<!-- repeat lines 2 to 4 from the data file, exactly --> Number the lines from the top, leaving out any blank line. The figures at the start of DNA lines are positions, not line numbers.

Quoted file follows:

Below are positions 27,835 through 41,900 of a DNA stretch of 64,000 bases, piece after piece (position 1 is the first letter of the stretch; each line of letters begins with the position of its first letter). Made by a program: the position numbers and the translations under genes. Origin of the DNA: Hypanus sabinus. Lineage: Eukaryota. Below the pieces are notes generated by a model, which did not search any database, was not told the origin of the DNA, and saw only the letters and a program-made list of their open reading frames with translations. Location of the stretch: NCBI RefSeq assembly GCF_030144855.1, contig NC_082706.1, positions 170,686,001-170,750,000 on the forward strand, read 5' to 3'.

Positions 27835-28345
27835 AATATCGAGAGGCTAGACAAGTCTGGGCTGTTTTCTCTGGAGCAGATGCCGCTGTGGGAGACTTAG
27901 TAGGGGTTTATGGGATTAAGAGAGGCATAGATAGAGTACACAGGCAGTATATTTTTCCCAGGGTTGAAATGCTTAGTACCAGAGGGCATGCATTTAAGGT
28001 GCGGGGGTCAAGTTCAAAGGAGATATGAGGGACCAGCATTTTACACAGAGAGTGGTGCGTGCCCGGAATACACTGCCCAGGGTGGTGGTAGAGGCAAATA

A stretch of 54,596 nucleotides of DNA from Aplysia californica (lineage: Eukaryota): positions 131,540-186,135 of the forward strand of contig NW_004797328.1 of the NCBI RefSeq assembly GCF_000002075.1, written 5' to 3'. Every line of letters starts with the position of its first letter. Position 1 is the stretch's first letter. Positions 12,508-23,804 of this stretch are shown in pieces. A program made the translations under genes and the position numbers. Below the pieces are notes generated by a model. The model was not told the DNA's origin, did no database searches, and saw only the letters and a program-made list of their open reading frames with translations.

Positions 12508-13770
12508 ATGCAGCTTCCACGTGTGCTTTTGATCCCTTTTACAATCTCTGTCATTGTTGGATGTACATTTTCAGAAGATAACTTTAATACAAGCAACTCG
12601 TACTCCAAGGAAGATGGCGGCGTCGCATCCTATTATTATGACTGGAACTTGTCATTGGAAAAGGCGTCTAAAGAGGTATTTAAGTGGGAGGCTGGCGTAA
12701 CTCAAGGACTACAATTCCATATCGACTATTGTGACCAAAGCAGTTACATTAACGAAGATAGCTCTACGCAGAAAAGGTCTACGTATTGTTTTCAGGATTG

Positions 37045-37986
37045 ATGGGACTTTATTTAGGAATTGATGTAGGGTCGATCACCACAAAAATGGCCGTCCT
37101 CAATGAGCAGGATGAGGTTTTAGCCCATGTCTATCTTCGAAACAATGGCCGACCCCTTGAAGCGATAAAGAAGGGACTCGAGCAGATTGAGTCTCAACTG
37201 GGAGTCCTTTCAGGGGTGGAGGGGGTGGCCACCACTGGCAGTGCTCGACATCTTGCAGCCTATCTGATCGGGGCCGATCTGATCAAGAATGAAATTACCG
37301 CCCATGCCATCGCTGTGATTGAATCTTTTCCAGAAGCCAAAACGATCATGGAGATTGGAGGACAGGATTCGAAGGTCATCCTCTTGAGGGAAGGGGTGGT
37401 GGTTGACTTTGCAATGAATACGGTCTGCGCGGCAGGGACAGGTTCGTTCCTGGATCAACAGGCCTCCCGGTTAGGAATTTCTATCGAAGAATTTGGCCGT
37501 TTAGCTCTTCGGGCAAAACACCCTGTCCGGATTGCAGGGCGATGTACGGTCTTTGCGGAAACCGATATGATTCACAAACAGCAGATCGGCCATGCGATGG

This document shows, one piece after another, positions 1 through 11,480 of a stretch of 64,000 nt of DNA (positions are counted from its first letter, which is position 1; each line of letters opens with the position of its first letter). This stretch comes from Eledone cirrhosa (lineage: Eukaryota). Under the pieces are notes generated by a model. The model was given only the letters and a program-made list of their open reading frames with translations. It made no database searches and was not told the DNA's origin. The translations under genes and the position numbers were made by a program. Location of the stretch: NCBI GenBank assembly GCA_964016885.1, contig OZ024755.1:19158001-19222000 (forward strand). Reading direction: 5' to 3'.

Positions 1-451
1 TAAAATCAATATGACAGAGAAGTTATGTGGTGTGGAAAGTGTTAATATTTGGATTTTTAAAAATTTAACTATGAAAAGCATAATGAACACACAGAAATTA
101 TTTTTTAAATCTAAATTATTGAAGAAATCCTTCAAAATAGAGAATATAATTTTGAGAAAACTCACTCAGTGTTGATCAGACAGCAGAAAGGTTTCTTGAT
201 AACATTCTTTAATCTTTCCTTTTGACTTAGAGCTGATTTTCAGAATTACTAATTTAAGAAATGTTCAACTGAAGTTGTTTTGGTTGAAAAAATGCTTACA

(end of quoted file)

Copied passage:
Positions 27835-28345
27835 AATATCGAGAGGCTAGACAAGTCTGGGCTGTTTTCTCTGGAGCAGATGCCGCTGTGGGAGACTTAG
27901 TAGGGGTTTATGGGATTAAGAGAGGCATAGATAGAGTACACAGGCAGTATATTTTTCCCAGGGTTGAAATGCTTAGTACCAGAGGGCATGCATTTAAGGT